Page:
You don’t have to have anything in common with people you’ve known since you were five. With old friends, you’ve got your whole life in common”

—— Lyle Lovett

Ok so I haven’t known Lorn since I was five but when recounting and reminiscing on our rabscalliant adventures of nearly forty years ago, it feels the same as if this were so.

Here I now hang with an actual character from many stories among my memoir. We laugh and tell one another, one (slightly tall?) tale after another. Tales of how… “oh remember that time… you shoulda seen the look on your face” and… “MAN you coulda been killed that day… ”

And what makes it so much more satisfying to reconnect (were we ever really disconnected?) with this my almost oldest frined with which I have this opportunity (there are a few others I’ve known a bit longer so…) is how we see each other today.

Today my old friend Lorn and I see each other so well it almost makes me want to cry. And the tears are especially near to surface, when I look around his honest home and see how his wife Julie (I’ve “only” known her a bit over thirty years) has placed items of my making.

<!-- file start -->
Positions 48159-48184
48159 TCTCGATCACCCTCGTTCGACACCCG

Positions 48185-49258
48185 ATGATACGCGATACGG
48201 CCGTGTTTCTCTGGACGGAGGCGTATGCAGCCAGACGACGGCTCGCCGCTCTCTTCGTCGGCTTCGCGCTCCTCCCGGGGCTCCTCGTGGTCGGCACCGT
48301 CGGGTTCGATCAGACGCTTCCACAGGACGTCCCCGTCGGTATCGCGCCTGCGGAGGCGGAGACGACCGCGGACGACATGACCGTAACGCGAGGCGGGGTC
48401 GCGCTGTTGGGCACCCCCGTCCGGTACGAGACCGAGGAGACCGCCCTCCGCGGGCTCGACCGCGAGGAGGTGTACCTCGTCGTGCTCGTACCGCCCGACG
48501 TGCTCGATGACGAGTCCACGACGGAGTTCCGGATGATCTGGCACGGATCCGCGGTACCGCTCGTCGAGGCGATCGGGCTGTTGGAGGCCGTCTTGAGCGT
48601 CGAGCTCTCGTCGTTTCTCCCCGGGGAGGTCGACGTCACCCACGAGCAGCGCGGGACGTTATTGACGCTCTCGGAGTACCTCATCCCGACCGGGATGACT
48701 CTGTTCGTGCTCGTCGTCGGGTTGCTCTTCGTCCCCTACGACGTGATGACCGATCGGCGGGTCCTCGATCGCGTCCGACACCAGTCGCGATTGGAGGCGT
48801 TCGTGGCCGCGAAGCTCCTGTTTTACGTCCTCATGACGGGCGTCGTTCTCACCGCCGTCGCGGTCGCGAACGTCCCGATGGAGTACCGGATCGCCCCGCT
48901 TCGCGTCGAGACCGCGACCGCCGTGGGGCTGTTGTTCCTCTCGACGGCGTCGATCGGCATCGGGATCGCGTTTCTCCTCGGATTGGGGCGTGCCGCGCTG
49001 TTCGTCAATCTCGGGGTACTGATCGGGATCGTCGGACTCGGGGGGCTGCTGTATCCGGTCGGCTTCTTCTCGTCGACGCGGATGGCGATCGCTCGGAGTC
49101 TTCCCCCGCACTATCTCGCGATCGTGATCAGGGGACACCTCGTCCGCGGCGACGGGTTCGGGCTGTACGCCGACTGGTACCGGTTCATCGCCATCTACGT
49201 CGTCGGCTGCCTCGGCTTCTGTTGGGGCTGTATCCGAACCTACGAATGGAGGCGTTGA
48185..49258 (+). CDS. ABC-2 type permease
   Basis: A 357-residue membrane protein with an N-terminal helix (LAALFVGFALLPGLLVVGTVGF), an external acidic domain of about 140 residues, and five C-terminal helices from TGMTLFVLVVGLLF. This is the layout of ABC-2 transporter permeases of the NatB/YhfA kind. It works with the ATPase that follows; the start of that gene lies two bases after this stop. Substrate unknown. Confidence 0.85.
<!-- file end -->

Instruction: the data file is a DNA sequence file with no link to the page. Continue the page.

The above photo is one such item.

It is a piece of art I made many years ago but long after Loren and I spent much time together. I gave it to him because the piece needed a home and he was so very happy to give it one. Along with several such pieces of evidence I once entertained a career in glass art, these objects are indicators to me.

They show me that our friendship is more than just two guys getting old and talking about good ol’ days gone by. We actively hold our respective lives in the highest esteem. We respect and sustain the memories of where we are from, and wherever we might be going.

The best of old friends, with more to come. Lorn and I will soon be hanging out with another. This then will again have to be…

To be continued…